Presidential Address to International Students


With the recent national events that have occurred, many individuals feel uneasy. Last Tuesday (11/15), our University of Tulsa president, Dr. Gerard Clancy gave a public address regarding the safety of our campus and the concerns that students express. The University of Tulsa represents students of many backgrounds from all over the world and we take pride in this. The international students are what make this university so unique.  Dr. Clancy stressed how racism will not be tolerated in any respect. Each student makes up a very significant part to the university as a whole. It is vital that every student feel comfortable in expressing and practicing their values and beliefs.

President Clancy also mentioned that his team and Vice President Jackie Caldwell are developing a hotline for students to report incidents or seek help. This only adds to the already abundant methods of support available on campus such as the the student awareness office, Alexander Health Center, emergency blue boxes, and campus security. While responding to a question raised about support systems by AIS Associate Vice President Vandit Trivedi, Vice President Caldwell also mentioned that her office is always open for students. Also in attendance at this event was Vice President Earl Johnson, Director of Student Activities Gary Brown, International Student Services Dean Pamela Smith,  deans from several colleges, AIS leadership team and International Student Services staff.

Last Friday (11/11), TU student, Kyla Sloan, and her team created a post-election safe zone event for the campus community. TU administration, faculty and the students came together to discuss their concerns and emotions in a caring and accepting environment. There are words of more safe-zone sessions and training in the future.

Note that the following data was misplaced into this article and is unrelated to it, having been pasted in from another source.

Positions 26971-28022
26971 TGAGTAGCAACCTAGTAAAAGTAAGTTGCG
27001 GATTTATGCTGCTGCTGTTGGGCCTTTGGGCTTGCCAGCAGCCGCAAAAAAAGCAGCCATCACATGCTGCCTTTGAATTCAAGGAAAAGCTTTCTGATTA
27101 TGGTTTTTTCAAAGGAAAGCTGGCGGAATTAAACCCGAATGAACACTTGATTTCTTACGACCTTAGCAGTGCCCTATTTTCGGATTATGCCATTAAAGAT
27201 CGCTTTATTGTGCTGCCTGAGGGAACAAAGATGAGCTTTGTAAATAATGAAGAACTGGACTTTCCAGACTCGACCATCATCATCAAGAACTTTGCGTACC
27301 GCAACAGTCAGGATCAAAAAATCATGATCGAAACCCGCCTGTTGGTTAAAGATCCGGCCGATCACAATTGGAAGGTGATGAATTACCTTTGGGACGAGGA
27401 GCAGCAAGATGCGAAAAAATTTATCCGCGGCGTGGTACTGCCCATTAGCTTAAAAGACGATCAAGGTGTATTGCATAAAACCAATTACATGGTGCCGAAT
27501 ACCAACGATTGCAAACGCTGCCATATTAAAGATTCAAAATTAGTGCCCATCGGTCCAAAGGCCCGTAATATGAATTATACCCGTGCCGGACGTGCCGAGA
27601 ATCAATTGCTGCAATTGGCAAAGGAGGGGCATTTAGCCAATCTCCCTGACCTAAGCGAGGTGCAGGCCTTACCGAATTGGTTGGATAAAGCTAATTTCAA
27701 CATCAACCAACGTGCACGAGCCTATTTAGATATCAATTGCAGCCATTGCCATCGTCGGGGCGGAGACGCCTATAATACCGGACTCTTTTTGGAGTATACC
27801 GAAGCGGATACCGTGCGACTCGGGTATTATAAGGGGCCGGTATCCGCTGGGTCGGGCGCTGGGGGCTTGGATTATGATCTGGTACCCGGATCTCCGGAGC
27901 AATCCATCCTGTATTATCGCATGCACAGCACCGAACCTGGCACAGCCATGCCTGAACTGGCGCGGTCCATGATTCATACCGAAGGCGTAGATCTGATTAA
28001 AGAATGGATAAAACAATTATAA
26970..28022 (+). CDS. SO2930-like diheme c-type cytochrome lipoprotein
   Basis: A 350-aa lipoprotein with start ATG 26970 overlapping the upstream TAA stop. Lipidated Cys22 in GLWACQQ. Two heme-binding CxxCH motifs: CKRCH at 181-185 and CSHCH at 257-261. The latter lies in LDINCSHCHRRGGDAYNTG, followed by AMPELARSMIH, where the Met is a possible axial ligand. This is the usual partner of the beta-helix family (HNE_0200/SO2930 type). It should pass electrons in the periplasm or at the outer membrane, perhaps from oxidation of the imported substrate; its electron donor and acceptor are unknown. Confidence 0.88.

Along with many student groups on campus, the Association of International Students is also trying to spread awareness of the safety pin movement. For anyone no matter what background who is feeling unsafe during these times, the safety pin is a sort of reassuring support system. The person wearing a safety pin represents a shelter for those groups who feel scared and will comfort them in any way possible. Several students as well as faculty members have started wearing safety pins to show their care. We are encouraging more people to be involved in this action and we hope it will bring our community closer. Everyone is working together to ensure the utmost safety in the campus. No one should feel in danger at this university.

 “Strength lies in differences, not in similarities”
-Stephen R. Covey